Dense (Regular) Connective Tissue <ul><li>Rigid Connective Tissue </li></ul><ul><ul><li>Cartilage (3 types) </li></ul></ul><ul><ul><ul><li>Hyaline </li></ul></ul></ul><ul><ul><ul><li>Elastic </li></ul></ul></ul><ul><ul><ul><li>Fibrous </li></ul></ul></ul>As previously discussed, connective tissue important to the skeletal system can, so far, be summarized as follows: <ul><li>Fibrous connective tissue </li></ul><ul><ul><li>Tendons </li></ul></ul><ul><ul><li>Ligaments </li></ul></ul>
Of all the different types of connective tissues found in the body, bone is the most rigid, and it comes in two tissue forms called spongy bone and compact bone . As can be seen from this picture, under normal magnification spongy bone looks porous, while compact bone looks solid. Spongy Bone Compact Bone
A microscopic look at both types of bone tissue reveals two very different looks Spongy or Cancellous Bone Compact or Cortical bone
Compact bone is constructed in complex, cylindrical units called Haversian or Osteonic systems which are arranged directly next to each other and are “cemented” together with additional matrix material. This is what gives compact bone its “solid” look.
A more technical description of compact bone tissue is collagenous fibers embedded in a solid ground substance of calcium and magnesium salts, which is mostly calcium phosphate or the mineral hydroxyapatite , arranged in concentric cylindrical layers, called lamellae , enclosing a central canal (osteonic or “ Haversian” canal ) with “spider shaped” bone cells ( osteocytes ) lying in small spaces ( lacunae ) between the layers.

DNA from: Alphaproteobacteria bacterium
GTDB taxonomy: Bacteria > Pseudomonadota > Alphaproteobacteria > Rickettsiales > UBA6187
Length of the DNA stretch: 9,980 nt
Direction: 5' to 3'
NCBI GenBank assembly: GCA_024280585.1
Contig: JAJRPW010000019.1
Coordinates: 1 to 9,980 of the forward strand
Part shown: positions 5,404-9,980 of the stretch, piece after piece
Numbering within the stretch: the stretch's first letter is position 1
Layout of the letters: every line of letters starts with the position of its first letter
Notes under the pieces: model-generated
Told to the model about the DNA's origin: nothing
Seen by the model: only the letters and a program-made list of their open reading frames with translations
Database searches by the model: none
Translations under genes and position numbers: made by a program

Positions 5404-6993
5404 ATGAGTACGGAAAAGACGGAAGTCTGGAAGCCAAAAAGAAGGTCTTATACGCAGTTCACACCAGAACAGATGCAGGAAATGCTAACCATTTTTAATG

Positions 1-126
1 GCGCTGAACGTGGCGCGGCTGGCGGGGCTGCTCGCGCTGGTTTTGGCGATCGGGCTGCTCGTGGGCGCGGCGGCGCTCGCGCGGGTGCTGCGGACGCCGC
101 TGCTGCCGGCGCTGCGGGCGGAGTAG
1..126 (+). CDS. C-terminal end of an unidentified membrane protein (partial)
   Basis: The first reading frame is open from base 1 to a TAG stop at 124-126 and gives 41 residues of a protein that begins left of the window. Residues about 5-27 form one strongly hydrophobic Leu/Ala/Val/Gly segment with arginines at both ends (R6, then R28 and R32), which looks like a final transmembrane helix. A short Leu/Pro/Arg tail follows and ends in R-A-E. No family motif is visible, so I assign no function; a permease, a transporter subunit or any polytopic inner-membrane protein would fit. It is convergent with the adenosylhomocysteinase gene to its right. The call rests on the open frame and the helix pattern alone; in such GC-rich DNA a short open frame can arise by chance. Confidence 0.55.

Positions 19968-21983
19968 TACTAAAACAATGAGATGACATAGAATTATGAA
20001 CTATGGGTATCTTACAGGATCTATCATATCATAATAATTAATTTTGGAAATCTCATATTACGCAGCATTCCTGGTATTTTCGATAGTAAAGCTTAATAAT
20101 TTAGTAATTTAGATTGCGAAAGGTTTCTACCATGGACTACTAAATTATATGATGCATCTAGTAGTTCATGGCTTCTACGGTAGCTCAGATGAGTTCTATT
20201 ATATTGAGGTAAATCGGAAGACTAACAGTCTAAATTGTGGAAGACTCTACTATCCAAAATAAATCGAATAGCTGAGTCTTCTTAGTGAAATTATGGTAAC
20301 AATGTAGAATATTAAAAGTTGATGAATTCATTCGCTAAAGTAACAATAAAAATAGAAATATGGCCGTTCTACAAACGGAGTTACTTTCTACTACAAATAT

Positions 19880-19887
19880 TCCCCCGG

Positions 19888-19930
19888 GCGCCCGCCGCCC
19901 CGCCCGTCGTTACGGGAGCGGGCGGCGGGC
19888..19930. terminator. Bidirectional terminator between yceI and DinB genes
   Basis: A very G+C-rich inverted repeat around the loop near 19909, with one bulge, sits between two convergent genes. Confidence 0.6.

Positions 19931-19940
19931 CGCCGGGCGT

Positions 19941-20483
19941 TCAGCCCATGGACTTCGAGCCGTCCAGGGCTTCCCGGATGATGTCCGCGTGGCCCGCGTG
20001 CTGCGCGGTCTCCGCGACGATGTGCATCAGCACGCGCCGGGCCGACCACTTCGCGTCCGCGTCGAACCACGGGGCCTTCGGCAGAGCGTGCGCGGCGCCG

Spongy bone is matrix arranged as trabeculae , meaning “little beam,” which are bone “spicules” (which means a small, needlelike structure) that look like columns or “struts” with spaces between them. This is what gives spongy bone its porous look.
<ul><li>Bone tissue has several important functions: </li></ul><ul><ul><li>Bones (along with some cartilage) are the main support structures of the body. </li></ul></ul><ul><ul><li>Bones protect the body’s internal organs . </li></ul></ul><ul><ul><li>Bones provide attachment sites for tendons which hold muscles in place. This function is important in creating lever systems for body movement. </li></ul></ul><ul><ul><li>Blood cells are produced in the red marrow of bones (the porous nature of spongy bone allows red bone marrow to be housed and protected ). </li></ul></ul><ul><ul><li>Bones function as storage facilities for inorganic salts like calcium, magnesium, and phosphorous. </li></ul></ul>